The Mechanistic Interpretation of Nature
The English zoologist and neurophysiologist John Zachary Young explores the function of the brain, the way it facilitates communication between human beings, and the current scientific methods used to further our understanding of its capacity, in his Reith lecture series entitled 'Doubt and Certainty in Science'.
In his seventh lecture, entitled 'The Mechanistic Interpretation of Nature', J Z Young dissects the characteristics of the biological approach to scientific enquiry. One of the most obvious ways of speaking about plants, animals and men is to assume that they can be investigated by dividing them into parts. He argues that the supposition that the body is made of a number of entities that can be revealed by dissection is very obvious. It has been believed that if we cut up a body and look inside it, we shall find what is 'really' there. While this is partially true, Young argues that the idea that continuous division will reveal the real or true unit, and therefore full knowledge of the body, is an outmoded materialism.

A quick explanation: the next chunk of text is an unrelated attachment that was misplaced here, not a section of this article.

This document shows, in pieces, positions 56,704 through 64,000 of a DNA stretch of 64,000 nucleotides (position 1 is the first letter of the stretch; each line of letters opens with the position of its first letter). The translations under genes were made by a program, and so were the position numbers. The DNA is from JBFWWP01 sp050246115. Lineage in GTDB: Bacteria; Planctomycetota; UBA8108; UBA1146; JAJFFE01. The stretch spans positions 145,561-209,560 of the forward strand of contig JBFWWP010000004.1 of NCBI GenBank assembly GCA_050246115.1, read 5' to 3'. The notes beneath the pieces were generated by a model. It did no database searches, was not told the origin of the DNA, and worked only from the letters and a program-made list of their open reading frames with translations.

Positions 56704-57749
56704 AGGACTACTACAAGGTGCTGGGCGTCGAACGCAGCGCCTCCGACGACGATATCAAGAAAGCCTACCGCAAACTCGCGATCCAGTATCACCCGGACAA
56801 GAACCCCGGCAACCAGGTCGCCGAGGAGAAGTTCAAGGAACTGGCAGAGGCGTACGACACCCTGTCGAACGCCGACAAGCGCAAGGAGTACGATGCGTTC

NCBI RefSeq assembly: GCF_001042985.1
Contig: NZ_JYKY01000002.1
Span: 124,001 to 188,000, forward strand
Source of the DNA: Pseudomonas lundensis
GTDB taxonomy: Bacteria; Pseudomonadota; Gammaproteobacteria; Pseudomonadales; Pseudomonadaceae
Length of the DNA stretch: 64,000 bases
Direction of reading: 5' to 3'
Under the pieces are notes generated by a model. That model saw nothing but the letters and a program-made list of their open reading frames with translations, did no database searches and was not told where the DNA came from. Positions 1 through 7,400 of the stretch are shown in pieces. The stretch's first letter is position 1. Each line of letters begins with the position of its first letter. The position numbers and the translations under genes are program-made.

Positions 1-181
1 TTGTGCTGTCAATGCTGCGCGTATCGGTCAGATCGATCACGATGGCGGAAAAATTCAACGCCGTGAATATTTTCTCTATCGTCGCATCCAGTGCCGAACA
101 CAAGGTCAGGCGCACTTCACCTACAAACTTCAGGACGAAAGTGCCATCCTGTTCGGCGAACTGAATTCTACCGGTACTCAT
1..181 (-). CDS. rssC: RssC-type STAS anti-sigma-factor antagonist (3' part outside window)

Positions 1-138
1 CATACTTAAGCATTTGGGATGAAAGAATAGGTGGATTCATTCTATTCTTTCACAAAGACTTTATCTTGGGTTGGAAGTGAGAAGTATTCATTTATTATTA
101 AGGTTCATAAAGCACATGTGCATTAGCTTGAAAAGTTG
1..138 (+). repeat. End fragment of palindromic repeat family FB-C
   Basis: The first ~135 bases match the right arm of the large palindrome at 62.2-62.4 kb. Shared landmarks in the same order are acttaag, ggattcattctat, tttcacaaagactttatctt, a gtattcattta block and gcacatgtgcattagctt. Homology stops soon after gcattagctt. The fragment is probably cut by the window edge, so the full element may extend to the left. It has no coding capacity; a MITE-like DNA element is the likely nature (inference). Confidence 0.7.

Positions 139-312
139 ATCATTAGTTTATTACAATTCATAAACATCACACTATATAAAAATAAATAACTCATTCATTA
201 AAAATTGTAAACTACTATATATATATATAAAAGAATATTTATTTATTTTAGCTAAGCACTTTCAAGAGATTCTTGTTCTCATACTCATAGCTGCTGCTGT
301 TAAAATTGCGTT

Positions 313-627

He says physical scientists thought for a long time that they could manage by speaking about atoms in this way, and while they did get some useful results, they are obtaining even more exciting ones now that they have abandoned it. Similarly, he believes that biologists have also made great progress on atomistic lines, but can make more still if they can bring themselves to modify them.